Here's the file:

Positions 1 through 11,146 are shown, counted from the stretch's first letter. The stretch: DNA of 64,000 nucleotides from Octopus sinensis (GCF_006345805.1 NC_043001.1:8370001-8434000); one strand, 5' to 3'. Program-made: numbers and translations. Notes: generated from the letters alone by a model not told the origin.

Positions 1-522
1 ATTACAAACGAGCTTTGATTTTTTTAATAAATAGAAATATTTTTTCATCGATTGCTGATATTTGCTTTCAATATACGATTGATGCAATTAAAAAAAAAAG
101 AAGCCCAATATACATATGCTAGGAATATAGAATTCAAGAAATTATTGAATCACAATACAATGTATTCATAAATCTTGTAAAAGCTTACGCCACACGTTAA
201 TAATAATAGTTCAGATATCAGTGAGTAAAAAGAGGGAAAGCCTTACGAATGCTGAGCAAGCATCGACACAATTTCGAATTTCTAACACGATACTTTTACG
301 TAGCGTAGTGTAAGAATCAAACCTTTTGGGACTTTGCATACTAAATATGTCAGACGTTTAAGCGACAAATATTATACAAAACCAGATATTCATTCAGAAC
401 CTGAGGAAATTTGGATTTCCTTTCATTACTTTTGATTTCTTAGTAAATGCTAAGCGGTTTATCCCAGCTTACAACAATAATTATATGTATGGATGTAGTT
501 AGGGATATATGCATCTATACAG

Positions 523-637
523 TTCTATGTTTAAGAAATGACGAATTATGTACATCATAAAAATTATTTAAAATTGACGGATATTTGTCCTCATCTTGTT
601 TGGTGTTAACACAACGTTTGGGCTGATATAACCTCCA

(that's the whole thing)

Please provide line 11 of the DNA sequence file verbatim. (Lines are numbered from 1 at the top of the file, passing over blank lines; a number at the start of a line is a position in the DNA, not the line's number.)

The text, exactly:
601 TGGTGTTAACACAACGTTTGGGCTGATATAACCTCCA